Cows that are in poor condition going into winter will require higher feeding levels than cows that are in good condition

low feeding levels. In poor weather allow for decreased utilisation and increased demand. A combination of strong wind and rain is the trigger to provide shelter and/or increase feed allowance. Depending on the BCS of the herd, and the weather situation, wet and windy conditions require an additional 0.5 to 3 kilograms of dry matter a cow per day. See DairyNZ for a guide on how much extra feed is required in certain weather situations. Sudden increases of fodder beet as a percentage of the diet can lead to animal health risks, especially during the transition period. Additional feed required should be

allocated through other sources. For better use of a winter crop reduce wastage from cow trampling by moving the fence once or twice a day rather than offering a few days feed at a time. A winter crop is grazed more efficiently when long, narrow breaks, rather than wide breaks, are offered because less of it is trampled. To ensure that all cows have access to the crop, there should be 0.7 metres of feed face per cow. If the paddock has a short feeding face, consider splitting the herd by condition score, and feeding both ends at the same time, rather than running the animals in one larger herd.

Good practice management can reduce losses of sediment by 80-90 per cent. If there is a waterway in the paddock, always feed towards it. If the area cannot be fenced off, graze it quickly in dry conditions, and ideally graze last. Fence off any temporary streams that appear while you are grazing the paddock. Back fence stock off land that has already been grazed to reduce treading damage. Treading damage seals the soil surface, resulting in more water run-off moving across the soil, which increases the loss of sediment and nutrients. If permanent water troughs are unavailable due to back fencing, provide transportable troughs for stock drinking water to ensure cows always have access to water. Permanent troughs result in more soil structure damage, as limited back fencing can occur, but no set-up is required and water does not usually freeze in pipes when it is frosty. Portable troughs cause

significantly less soil structure damage, as back fencing can occur. They can allow multiple herds to be set up in a paddock with only one permanent trough. The disadvantage is that some set-up is required and they need to be moved regularly and water pipes can freeze when it is frosty. If portable troughs are not an option, it is still recommended to put up a back fence, but you will need to be strategic about where it is put so that cows can gain access. Make sure staff understand contingency feeding plans for different weather situations, especially if the owner is going away. When checking cows on crops it is important to look out for lameness, injury, loss of BCS, mastitis health issues caused by crop consumption such as red water, bloating, wobbly or down cows. Also look out for slipped or early calved cows, frozen troughs/ pipes and empty troughs. - Source: DairyNZ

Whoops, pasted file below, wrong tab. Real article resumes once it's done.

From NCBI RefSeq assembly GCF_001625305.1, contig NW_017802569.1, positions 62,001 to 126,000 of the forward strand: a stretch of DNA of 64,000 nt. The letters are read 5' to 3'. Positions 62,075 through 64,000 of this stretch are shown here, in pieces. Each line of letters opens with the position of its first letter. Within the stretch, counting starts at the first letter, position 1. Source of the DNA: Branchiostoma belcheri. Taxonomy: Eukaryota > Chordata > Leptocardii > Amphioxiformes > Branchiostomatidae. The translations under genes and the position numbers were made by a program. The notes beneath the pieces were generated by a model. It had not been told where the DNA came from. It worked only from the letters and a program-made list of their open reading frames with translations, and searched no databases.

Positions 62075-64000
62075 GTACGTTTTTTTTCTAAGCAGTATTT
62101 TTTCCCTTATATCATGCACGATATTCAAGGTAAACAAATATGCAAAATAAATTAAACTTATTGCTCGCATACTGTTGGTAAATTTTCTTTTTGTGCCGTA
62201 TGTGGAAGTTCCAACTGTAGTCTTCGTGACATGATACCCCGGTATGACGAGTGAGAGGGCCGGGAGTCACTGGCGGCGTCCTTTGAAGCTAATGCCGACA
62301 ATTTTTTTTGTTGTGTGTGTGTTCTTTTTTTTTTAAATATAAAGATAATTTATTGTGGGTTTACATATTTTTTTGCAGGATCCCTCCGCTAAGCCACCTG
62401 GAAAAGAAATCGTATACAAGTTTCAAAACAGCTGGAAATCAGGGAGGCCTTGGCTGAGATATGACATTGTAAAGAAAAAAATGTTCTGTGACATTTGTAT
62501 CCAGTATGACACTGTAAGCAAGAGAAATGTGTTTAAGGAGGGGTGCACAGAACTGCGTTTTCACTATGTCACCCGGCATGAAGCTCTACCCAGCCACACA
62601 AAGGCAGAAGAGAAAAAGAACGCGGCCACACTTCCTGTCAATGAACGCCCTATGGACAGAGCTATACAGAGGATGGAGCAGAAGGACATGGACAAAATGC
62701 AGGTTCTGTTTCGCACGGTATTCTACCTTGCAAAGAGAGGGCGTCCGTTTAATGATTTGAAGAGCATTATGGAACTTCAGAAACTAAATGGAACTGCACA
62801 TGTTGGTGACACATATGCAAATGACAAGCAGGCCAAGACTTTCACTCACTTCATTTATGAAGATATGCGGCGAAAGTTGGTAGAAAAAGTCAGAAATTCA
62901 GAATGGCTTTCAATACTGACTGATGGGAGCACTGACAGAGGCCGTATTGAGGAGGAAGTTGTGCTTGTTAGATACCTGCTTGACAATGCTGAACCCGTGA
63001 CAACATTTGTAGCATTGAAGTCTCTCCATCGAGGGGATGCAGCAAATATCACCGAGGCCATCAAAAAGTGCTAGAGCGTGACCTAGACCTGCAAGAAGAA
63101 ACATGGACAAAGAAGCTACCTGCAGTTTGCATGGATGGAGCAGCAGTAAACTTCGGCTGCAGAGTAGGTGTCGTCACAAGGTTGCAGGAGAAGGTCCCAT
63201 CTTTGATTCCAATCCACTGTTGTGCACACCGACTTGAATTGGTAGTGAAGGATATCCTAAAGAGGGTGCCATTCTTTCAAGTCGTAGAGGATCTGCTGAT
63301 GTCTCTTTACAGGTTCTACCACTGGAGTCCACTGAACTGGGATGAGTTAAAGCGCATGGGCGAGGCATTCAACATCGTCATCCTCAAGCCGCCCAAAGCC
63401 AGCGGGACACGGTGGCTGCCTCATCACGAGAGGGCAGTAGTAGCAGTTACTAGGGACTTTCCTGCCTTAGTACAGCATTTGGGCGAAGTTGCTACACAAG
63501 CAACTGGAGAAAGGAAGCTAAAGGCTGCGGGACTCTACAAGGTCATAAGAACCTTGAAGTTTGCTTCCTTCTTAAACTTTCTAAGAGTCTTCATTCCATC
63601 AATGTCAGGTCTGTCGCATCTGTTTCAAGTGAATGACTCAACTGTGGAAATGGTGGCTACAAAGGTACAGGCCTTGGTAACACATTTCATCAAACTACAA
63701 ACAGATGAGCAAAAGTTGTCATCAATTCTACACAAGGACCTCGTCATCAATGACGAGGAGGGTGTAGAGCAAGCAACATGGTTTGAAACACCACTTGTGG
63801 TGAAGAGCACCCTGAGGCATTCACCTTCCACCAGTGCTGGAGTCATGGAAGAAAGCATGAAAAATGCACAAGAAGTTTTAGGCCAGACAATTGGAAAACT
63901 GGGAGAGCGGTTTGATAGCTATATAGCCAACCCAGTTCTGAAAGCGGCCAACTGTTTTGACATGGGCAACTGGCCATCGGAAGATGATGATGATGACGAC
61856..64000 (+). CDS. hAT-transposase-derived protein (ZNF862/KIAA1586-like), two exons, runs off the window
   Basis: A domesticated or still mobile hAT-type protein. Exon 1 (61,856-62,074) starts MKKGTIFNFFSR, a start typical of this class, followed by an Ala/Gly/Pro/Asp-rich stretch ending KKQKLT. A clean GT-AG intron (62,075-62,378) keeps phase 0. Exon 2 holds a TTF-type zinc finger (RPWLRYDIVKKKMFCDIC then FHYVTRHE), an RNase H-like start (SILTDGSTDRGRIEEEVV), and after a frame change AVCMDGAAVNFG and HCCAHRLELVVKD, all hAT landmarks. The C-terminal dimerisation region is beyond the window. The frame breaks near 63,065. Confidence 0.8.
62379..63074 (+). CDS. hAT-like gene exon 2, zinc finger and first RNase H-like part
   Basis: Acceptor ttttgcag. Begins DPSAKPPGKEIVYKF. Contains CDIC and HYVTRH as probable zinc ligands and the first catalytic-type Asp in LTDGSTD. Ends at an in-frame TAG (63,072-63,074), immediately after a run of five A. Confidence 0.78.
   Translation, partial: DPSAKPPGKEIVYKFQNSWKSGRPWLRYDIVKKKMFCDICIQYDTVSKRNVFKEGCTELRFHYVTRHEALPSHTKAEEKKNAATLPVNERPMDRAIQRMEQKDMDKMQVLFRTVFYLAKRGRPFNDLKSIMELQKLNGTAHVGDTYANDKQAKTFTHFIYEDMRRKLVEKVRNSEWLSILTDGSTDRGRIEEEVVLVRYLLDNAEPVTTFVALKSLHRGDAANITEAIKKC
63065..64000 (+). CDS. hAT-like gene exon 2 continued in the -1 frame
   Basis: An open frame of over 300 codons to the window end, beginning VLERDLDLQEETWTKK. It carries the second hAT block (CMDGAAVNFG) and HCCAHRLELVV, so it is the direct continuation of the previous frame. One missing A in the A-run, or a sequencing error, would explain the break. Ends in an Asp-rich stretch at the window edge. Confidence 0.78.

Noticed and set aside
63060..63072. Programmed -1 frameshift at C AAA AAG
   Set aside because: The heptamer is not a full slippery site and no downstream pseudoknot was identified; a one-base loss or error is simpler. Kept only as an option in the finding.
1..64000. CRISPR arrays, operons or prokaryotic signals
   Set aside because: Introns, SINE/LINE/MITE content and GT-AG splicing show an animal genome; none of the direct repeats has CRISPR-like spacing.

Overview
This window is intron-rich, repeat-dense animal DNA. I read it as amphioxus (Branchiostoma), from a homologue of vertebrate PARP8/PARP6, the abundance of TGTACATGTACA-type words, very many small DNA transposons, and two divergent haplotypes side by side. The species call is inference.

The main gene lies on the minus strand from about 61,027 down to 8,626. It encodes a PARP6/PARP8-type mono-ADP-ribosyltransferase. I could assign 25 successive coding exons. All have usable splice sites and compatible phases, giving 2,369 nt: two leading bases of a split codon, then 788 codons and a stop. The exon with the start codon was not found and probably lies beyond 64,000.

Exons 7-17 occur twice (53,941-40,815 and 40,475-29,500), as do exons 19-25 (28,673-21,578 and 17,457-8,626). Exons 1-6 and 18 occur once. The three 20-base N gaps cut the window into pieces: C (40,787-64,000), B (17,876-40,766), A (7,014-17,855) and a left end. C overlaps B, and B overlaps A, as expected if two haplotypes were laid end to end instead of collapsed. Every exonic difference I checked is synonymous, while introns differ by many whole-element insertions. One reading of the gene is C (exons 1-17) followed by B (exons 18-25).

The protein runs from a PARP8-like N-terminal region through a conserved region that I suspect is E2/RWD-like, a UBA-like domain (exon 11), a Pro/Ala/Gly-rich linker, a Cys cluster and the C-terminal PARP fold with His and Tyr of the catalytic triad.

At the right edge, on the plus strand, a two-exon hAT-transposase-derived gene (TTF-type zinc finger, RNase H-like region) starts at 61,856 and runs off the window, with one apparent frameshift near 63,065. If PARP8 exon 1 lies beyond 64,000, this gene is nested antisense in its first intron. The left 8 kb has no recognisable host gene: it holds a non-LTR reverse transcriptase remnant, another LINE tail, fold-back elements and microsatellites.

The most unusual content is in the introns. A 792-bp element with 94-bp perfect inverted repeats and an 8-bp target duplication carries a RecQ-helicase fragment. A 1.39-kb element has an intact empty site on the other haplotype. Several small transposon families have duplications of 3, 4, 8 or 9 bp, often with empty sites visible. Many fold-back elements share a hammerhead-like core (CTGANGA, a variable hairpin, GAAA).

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Dairy Focus


SOUTH ISLAND AGRICULTURAL FIELD DAYS MARCH 27-29, 2019 • KIRWEE The South Island Agricultural Field Days (SIAFD) promises to be bigger and more diverse than ever. Well known as an event for farmers and contractors to see the latest agricultural machinery, this year it features something for the whole community with an expanded lifestyle section and a Tractor Pull competition.



Field days a huge opportunity The South Island Agricultural Field Days (SIAFD) are all about serving the people who want to view farm machinery and look at the latest agricultural equipment. One of the oldest and largest agricultural events in the South Island, the SIAFD goes back more than 65 years. Held every two years, thousands from the farming community throng to the event, held this year from March 27-29 at Kirwee. Without a doubt, the attraction for them is to see the latest agricultural machinery. SIAFD organising committee chairman Rodney Hadfield says interest in this year’s event has been strong and virtually all exhibition sites have been sold. He says the field days provide a huge opportunity for people in the agricultural industry to network, meet customers and view new machinery. “It is an event for people who are really ready to make financial decisions and spend their money. We want them to come to our event and get their field days deals.” The event brings together farmers, manufacturers, retailers, and technical experts. Power Farming Canterbury dealer principal Geoff McCabe says the company has doubled the size of its site at this year’s SIAFD. “The field days are very important to us. They are a great place to show off our machinery and we showcase our new gear that people haven’t seen before,” he says. “People come from far and wide to the field days to look at machinery. They are very important for customers because they get the chance to compare all the brands.”